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Javier Holguin De La Cruz

Universidad Autónoma de Ciudad Juárez, Mexico

Title: Allocating optimum number of police patrols in a public safety emergency response system based on stochastic simulation

Biography

Javier Holguin De La Cruz is a Research Professor for Department of Industrial Engineering and Manufacturing. He has done his PhD in Industrial Engineering, New Mexico State University Master of Industrial Engineering in University of Texas at El Paso and Chemical and Industrial Engineering in Technological Institute of Chihuahua. He has Industrial experience (11 years) in Delphi Automotive Systems, MTC, Cummins Engine, Gates Energy Products, Zenith Electronics Corporation and investigation in JIT systems and Lean Manufacturing, Lis design of industrial experiments: Product / Process

Abstract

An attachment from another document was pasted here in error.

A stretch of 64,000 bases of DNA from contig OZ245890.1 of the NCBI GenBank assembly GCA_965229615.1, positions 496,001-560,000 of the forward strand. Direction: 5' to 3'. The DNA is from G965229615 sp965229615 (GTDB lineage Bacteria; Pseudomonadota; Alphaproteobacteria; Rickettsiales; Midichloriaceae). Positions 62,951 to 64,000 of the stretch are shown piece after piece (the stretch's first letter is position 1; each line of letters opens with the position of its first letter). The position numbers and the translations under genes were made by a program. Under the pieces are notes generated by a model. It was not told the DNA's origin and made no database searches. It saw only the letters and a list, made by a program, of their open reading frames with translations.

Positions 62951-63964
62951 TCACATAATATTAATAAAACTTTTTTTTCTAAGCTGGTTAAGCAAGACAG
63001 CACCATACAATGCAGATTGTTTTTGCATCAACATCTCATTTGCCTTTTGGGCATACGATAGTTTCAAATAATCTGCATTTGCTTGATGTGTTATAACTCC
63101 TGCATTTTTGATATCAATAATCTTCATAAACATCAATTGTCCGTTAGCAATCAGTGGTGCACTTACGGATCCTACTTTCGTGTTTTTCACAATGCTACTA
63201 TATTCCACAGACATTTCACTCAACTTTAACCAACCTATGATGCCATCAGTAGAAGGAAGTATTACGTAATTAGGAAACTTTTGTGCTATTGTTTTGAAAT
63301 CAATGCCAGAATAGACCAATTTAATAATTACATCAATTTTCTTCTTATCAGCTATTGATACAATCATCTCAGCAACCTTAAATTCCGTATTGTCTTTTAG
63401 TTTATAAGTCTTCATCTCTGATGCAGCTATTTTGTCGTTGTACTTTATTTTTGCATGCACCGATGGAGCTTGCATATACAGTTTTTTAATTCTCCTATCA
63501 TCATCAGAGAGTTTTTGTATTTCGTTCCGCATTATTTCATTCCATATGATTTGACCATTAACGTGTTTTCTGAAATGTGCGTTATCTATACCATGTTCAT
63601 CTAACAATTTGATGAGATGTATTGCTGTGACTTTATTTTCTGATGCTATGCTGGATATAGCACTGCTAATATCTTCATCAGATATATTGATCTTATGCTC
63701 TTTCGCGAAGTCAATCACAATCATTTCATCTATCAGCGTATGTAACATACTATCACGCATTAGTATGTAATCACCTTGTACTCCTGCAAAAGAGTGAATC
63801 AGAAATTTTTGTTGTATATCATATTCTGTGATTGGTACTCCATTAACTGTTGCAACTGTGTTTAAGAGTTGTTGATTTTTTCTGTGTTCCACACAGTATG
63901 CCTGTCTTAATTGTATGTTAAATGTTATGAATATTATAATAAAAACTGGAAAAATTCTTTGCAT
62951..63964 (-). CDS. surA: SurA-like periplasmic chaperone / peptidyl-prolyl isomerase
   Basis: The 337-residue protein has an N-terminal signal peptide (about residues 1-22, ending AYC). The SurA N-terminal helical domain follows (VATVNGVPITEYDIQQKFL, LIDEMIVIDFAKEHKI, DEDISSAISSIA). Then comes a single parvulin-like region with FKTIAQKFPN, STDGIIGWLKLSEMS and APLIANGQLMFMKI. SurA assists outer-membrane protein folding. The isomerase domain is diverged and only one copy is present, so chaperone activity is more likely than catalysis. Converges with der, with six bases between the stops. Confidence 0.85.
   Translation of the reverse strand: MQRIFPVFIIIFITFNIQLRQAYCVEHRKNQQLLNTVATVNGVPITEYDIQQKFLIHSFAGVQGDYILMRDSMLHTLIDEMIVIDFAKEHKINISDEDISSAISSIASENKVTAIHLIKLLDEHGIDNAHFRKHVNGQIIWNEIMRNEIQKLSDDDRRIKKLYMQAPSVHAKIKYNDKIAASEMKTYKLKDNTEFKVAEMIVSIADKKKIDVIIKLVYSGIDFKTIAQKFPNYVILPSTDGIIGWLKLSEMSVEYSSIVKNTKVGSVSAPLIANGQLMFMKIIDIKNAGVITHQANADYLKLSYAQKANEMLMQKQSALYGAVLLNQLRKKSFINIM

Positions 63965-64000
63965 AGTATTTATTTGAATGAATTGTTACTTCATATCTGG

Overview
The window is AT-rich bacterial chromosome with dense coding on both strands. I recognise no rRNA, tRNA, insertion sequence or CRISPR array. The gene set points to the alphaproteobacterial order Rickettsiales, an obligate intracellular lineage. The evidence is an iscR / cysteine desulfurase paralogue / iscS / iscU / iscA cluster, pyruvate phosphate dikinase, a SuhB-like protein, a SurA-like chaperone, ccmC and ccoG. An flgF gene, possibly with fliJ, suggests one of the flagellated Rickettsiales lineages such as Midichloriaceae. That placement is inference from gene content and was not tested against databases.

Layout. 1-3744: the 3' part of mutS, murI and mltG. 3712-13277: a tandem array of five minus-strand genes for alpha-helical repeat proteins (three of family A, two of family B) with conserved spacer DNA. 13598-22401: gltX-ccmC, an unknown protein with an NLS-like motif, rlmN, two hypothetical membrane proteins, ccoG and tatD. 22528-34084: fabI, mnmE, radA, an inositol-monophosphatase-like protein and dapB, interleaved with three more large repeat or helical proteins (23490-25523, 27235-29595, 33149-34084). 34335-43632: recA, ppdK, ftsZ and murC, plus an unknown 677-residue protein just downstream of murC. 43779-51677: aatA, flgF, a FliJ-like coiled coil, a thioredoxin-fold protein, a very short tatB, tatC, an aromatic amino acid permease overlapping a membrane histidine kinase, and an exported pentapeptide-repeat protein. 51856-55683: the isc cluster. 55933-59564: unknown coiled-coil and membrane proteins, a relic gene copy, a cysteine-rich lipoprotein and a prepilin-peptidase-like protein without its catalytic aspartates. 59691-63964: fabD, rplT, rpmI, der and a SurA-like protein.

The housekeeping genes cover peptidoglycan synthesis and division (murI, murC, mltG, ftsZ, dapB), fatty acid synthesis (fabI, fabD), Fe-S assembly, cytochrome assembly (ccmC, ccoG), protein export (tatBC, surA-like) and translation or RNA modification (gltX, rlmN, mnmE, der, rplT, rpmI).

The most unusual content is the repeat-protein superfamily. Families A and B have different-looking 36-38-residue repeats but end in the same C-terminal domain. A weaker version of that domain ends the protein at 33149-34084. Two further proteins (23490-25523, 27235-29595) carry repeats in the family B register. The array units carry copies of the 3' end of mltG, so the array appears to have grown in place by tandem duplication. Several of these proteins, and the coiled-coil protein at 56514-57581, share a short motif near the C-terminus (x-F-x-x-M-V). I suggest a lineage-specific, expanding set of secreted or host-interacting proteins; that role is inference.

Even though public safety gradual improvements have been reported in the last two years, there still are alarming crime statistics in multiple regions in Mexico. Multiple factors seem to be influencing this social condition including the high value drug market in the USA, drugs and arms trafficking to and from the USA, low apprehension and conviction, corruption, unemployment and extremely low salaries. Our research is focused on assisting current operations of a Public Safety Emergency Response System (ERS) in a large city in Mexico to achieve the international ideal response time of three minutes maximum, and contribute in the crime prevention, control, as well as in the apprehension of presumable delinquents. The city is composed by eight police districts and this research integrates an additional district to four previously evaluated to characterize its demand for service and its performance within the ERS as a function of response time. The estimated population of the city was larger than 1.3 million inhabitants and it is established in a surface larger than 300 Km2. The city’s ERS provided data from 552 continuous hours where demand for service and response times were obtained from. Every police district is composed by four quadrants and every quadrant has four patrolling zones. Actual operating strategy requires one patrol for each patrolling zone of the 16 that integrate a police district. However, this allocation strategy is often not met due to limited resources. Our approach first characterized the demand for service and processes linked to the attention of the call and patrol utilization. Next, we built a stochastic simulation model to reproduce current operating conditions to validate its behavior. Ultimately, we identified the optimum number of police patrols required to be allocated as back up inventory in each police quadrant within a district, so that their response time complies with the reference international target of three minutes maximum. The first modeled scenario includes best conditions of current strategy where every patrolling zone has a patrol. The second scenario models a proposed strategy that considers achievable improved service times to reach the international reference response time of three minutes.